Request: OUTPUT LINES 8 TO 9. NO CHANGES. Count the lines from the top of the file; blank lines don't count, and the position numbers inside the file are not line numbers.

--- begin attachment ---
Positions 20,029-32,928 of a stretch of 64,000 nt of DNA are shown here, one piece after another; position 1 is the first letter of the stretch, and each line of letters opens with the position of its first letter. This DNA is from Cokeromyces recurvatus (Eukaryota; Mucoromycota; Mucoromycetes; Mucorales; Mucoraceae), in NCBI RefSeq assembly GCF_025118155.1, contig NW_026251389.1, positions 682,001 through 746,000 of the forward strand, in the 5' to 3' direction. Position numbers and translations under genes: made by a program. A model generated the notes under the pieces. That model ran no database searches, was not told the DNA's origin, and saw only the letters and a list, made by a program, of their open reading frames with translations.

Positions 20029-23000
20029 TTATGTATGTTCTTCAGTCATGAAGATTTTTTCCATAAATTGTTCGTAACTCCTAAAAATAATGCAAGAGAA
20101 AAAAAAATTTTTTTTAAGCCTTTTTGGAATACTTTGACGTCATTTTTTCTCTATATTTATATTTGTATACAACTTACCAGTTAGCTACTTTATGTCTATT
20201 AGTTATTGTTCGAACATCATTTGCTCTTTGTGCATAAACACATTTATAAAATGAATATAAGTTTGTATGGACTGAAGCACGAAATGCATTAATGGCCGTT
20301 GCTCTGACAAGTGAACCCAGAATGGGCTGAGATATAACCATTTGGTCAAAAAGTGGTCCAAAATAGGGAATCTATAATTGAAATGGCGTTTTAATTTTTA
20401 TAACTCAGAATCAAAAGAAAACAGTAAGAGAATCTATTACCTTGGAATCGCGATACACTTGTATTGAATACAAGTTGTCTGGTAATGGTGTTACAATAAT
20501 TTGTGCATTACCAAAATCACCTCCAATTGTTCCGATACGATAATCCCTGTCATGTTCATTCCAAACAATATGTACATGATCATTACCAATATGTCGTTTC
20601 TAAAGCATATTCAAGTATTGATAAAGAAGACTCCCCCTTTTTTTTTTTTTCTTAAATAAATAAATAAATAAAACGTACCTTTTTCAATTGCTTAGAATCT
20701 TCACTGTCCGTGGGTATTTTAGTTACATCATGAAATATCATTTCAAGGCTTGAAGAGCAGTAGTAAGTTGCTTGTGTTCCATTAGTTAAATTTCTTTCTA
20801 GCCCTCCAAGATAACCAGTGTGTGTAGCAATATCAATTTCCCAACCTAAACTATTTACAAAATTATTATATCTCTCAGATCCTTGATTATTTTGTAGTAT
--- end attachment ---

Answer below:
20501 TTGTGCATTACCAAAATCACCTCCAATTGTTCCGATACGATAATCCCTGTCATGTTCATTCCAAACAATATGTACATGATCATTACCAATATGTCGTTTC
20601 TAAAGCATATTCAAGTATTGATAAAGAAGACTCCCCCTTTTTTTTTTTTTCTTAAATAAATAAATAAATAAAACGTACCTTTTTCAATTGCTTAGAATCT